"When loved ones die, you have to live on their behalf. See things through their eyes. Remember how they used to say things, and use those words oneself. Be thankful that you can do things that they cannot, and also feel the sadness of it. This is how I live without Pelagia's mother. I have no interest in flowers, but for her I will look at a rock-rose or a lily. For her I eat aubergines because she loved them. For your boys you should make music and enjoy yourself, doing it for them ..."
So Dr. Iannis advised Captain Corelli in Louis de Bernieres's novel Corelli's Mandolin. And so New York Mayor Giuliani in effect advised us in the wake of the infamous terror we all have endured. It takes a conscious effort and not a little courage to return to normal, and who knows what normal really is? But every small return, every move toward routine, is a step toward healing.
Art at its best reflects life. And art in the wake of September 11th can help each of us deal with grief, anger, survivor guilt and, of course, fear. Art also can help us remember those who died and in some cases help the ones they left behind.
The Edward Carter Gallery in Manhattan, for example its SoHo location not very far from ground zero will open an unusual and continuing photography exhibition October 25th to "celebrate America and the enduring spirit of her people." A similar show will open in November at the Edward Carter Gallery in Lewes, Delaware. The SoHo show has no ending date and will be updated and expanded as new works come in and as earlier works are sold.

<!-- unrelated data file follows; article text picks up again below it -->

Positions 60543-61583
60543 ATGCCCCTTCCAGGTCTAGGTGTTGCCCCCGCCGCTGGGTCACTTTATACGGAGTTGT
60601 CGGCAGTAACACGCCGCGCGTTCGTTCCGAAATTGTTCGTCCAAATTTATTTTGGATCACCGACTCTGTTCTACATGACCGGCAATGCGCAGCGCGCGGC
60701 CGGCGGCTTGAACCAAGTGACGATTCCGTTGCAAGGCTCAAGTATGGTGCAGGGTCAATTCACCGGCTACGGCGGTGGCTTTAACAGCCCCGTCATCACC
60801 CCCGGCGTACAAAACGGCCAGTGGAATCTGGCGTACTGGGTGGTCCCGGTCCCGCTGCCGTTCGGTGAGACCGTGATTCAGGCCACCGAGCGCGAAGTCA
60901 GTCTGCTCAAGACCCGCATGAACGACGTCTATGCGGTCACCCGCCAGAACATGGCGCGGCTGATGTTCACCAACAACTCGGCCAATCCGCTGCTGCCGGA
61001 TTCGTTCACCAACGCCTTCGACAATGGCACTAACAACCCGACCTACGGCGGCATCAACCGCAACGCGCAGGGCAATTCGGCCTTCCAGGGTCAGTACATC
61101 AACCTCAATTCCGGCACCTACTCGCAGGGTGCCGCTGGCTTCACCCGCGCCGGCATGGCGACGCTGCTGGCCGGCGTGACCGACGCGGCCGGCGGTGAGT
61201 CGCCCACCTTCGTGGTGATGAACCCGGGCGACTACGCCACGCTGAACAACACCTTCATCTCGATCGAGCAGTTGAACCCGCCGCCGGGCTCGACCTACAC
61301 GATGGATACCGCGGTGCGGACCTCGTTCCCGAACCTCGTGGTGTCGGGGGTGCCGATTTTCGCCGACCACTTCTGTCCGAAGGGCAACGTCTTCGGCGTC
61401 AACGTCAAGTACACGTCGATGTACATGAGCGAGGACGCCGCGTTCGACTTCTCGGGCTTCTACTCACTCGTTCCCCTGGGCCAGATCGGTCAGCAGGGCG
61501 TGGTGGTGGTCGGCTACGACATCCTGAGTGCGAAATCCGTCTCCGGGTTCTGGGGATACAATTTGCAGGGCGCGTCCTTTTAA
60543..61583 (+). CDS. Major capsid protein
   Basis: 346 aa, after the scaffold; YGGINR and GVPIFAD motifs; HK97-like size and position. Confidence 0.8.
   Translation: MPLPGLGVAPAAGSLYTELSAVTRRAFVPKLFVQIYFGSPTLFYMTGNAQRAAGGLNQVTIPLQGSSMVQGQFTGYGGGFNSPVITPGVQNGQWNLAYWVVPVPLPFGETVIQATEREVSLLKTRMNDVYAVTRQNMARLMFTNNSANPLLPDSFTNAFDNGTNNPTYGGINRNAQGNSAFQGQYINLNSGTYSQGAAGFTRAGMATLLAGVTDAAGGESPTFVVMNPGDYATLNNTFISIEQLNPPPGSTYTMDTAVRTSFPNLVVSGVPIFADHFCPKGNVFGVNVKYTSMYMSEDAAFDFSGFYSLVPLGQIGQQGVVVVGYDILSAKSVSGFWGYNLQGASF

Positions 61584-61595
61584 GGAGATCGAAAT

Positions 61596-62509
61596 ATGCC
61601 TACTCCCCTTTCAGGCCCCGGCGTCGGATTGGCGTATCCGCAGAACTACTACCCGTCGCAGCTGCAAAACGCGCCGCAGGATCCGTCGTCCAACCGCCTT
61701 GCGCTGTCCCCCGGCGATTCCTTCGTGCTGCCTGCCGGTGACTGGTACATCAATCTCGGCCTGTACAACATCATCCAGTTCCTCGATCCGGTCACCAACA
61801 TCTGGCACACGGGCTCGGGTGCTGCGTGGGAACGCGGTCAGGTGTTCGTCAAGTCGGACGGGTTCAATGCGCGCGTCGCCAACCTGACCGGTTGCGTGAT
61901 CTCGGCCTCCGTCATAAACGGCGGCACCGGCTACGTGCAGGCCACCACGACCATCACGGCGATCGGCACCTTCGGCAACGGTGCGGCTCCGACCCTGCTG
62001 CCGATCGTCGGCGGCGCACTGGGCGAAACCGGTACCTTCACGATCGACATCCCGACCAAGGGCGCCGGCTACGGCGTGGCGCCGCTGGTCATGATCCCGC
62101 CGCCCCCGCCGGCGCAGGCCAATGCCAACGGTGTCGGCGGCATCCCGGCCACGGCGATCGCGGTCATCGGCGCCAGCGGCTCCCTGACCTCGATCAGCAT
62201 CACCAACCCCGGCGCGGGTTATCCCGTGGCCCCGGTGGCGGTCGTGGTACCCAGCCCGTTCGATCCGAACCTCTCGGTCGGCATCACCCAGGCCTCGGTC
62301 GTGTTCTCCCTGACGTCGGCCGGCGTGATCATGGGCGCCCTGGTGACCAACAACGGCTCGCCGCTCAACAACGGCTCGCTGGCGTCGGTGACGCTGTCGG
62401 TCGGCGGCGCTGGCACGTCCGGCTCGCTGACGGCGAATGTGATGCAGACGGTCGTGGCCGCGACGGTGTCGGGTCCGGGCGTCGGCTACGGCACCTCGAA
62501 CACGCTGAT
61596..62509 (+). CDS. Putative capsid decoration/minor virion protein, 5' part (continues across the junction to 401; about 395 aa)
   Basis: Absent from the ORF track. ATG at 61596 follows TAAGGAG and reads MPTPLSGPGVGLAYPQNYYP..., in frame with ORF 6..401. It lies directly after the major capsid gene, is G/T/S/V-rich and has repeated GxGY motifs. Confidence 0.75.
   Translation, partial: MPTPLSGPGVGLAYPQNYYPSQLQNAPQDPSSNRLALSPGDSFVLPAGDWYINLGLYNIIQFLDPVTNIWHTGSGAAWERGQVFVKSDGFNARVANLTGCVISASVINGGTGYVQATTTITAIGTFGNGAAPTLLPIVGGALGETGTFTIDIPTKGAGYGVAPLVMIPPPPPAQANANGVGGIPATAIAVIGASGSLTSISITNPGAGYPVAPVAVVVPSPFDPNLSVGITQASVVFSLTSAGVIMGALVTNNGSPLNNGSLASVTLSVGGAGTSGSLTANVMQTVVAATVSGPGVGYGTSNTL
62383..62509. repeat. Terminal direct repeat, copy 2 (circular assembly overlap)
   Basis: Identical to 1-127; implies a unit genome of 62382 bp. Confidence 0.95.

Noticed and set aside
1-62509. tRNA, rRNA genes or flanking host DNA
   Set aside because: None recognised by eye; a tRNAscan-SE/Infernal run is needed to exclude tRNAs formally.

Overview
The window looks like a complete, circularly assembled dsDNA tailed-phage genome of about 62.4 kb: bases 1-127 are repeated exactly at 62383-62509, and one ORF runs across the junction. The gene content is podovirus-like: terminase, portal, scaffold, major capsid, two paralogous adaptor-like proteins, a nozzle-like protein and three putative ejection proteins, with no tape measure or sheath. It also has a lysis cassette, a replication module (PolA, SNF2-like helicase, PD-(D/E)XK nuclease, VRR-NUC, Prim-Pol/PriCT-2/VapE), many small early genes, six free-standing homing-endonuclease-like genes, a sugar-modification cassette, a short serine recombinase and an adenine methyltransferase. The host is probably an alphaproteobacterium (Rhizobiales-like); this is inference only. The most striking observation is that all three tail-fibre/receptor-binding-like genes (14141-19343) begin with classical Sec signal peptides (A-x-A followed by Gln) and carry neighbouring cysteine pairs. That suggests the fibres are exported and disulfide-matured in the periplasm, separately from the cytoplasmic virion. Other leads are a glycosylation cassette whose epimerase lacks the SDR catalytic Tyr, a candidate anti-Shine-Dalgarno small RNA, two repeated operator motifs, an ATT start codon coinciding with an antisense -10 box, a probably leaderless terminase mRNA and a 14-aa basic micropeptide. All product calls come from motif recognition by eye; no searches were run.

"America the Beautiful" will draw not only on the work of photographers who have shown in the galleries, but also on that of amateur and semi-professional photographers nationwide including one prominent amateur whose grace under pressure these past awful weeks has drawn praise from everywhere. In an interview Ted Carter said he expected to have at least one image from mayor and amateur photographer Rudy Giuliani hanging on his walls to help support the relief effort.
"He did this for us when we opened," Carter said, "and we donated the proceeds to start a darkroom for the Alternative High School in SoHo." Carter said he already has gotten assurances from the mayor's office that a Giuliani pic will be offered for sale, the proceeds from which will benefit the September 11th Fund.
At times like these the strong connection between art and life can help us cope, I believe, because it insinuates a comforting layer of expression between a horrific experience and our memory of it.
Thus the photographic images in the "American the Beautiful" shows will not be of the rubble and pain at ground zero, but of things that capture the spirit of the nation and its people. Helping to remember who we are so we can better honor those who died. This is what is meant by the healing power of art.
Washington sculptor Foon Sham, for example, working on a monumental multi-layered wood sculpture at the time of the tragedies, decided he would modify his commission to make the work even larger to a total of 110 layers, one for each story of the Trade Center towers. As my wife and I admired the delicate maquette of the sculpture recently, and as Foon wrapped up a day's work on-site, it was clear that the finished work would be more than two organic shapes intertwined. It will become a cenotaph a memorial, usually open to the sky, to those who have died and who are buried elsewhere.